Marvel’s first Asian superhero fails to win Chinese audiences’ hearts
Falling short
Published: Nov 18, 2021 07:13 PM
Simu Liu and Jayden Zhang, who respectively play the older and younger versions of Shang-Chi in <em>Shang-Chi and the Legend of the Ten Rings</em>, attend the premiere of the film. Photo: AFP

Simu Liu and Jayden Zhang, who respectively play the older and younger versions of Shang-Chi in Shang-Chi and the Legend of the Ten Rings, attend the premiere of the film. Photo: AFP

It seems it must be the only right move that Disney made: Asian superhero movie Shang-Chi and the Legend of the Ten Rings was not released in the Chinese mainland yet, because even if mainland audiences had been given the opportunity to see it in cinemas, it very likely would have received the same reception as Disney's Mulan, a 2020 work aimed at Chinese audiences that met its Waterloo in the country.

Shang-Chi is full of Chinese cultural elements, the most highlighted part is that lead character Xu Shang-Chi, played by Canadian actor Simu Liu, saves people through Chinese martial arts, or kung fu. But no amount of kung fu can save a movie containing Western stereotypes about Chinese culture and a character originating from a racist background when it was originally created for the comics.

That character is Shang-Chi's father, who was called The Mandarin in the original comic, while the movie producers gave him a new name "Xu Wenwu." 

The character is played by actor Tony Leung from Hong Kong.

The Mandarin's origins are associated with an early-20th century novel featuring Fu Manchu, a representative of the "Yellow Peril" in the West. This connection sparked controversy in 2019 when Marvel first announced the project.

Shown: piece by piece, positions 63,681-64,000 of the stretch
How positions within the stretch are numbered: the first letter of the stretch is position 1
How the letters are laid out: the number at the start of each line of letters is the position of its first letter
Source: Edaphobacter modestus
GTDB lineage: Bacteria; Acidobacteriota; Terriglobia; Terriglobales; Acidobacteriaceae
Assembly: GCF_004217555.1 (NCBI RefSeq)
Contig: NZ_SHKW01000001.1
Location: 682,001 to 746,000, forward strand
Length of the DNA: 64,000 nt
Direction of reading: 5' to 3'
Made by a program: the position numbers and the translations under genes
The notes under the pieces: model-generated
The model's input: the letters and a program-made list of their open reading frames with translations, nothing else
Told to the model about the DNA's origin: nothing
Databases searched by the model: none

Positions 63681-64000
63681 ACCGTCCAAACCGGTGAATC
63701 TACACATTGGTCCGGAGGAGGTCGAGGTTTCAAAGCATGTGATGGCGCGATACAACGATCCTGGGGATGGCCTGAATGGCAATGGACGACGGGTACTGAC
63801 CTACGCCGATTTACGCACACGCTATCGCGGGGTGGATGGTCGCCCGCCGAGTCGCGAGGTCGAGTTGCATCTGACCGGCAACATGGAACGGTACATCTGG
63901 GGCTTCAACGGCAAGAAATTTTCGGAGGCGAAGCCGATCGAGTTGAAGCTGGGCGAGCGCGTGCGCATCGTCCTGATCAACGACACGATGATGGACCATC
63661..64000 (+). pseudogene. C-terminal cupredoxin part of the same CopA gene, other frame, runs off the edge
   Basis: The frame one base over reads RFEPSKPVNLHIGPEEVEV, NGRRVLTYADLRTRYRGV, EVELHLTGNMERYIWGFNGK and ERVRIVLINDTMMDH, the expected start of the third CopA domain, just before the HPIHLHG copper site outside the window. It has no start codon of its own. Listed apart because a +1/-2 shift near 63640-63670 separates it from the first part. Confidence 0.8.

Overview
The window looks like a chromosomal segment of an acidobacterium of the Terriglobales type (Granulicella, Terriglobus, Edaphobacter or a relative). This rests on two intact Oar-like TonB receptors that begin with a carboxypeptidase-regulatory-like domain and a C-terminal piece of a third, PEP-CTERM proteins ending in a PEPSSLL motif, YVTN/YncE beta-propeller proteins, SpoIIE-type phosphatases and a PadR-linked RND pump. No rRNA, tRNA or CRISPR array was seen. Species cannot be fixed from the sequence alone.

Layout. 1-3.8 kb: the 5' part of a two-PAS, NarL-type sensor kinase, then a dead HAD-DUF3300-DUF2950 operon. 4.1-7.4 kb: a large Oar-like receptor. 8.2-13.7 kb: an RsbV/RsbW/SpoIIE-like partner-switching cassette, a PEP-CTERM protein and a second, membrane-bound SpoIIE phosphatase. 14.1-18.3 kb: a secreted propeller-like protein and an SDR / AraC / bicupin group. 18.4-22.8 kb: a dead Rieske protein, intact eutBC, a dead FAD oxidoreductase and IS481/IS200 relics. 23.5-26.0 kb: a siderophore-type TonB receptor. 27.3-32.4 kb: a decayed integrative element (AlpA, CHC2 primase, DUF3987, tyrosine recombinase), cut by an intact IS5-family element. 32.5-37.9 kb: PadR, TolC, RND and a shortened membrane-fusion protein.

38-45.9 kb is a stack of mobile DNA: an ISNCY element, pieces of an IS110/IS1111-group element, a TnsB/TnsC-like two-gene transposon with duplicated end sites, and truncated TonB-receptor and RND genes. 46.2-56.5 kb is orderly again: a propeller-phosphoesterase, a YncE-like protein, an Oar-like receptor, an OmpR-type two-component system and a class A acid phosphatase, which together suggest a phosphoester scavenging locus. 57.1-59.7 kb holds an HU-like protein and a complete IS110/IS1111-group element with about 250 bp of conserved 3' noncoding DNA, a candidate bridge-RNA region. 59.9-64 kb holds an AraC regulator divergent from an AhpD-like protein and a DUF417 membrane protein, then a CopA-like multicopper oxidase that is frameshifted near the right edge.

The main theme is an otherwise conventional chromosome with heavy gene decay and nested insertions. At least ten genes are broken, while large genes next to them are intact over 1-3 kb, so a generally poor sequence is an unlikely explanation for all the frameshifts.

The film tries its best to distance the character played by Leung from Fu by having Wenwu explain to his son that he is not "The Mandarin" and that the name was used by someone pretending to be him. 

Despite this, the movie is still based on the original comic and the image of the character in the comic looks nearly the same as the traditional image of Fu in the West that stands as an insult to Chinese people, so the explanation in the movie only serves to further highlight Marvel's guilty conscience and cannot erase the memories of the controversial character's origins from Chinese audiences' minds, even those who are fans of Marvel.

Shang-Chi and the Legend of the Ten Rings finally launched on Disney's streaming platform over two months after its cinema release in North America, meaning the film is sure to reach a broader audience around the world.

Sadly, the many Chinese elements in the movie are likely to misguide these overseas audiences and might give them wrong impressions of Chinese culture, similar to the problems seen in Mulan.

The movie is like Chinese food in the US. It suits the tastes of US audiences, but it's not really Chinese. 

For example, the film included several types of fantastical creatures from Chinese mythology and showed them living together, but actually these creatures would have fought each other in a fierce battle if they ever ran across one another.

Even the kung fu scenes fall short. The action choreographers should have included more fight scenes in order to show the various styles of kung fu.

Some Chinese who have watched the film in places such as Singapore and the US have already uploaded reviews on Chinese media review platform Douban, where it currently has a low 6.3/10.

"The story of the film takes too many liberties with Chinese culture. Hollywood added their own understanding of Chinese culture to the movie but that did not please Chinese audiences. Why did they not find more creative talents from China in Hollywood? That would be a good way to capture the hearts of Chinese audiences," Chinese film critics commented after Mulan had been released in the mainland. Similar reviews appeared after Shang-Chi was launched. 

If Western filmmakers want to produce movies about Chinese culture that will become truly popular in China, they should do more research on the subject they are trying to depict.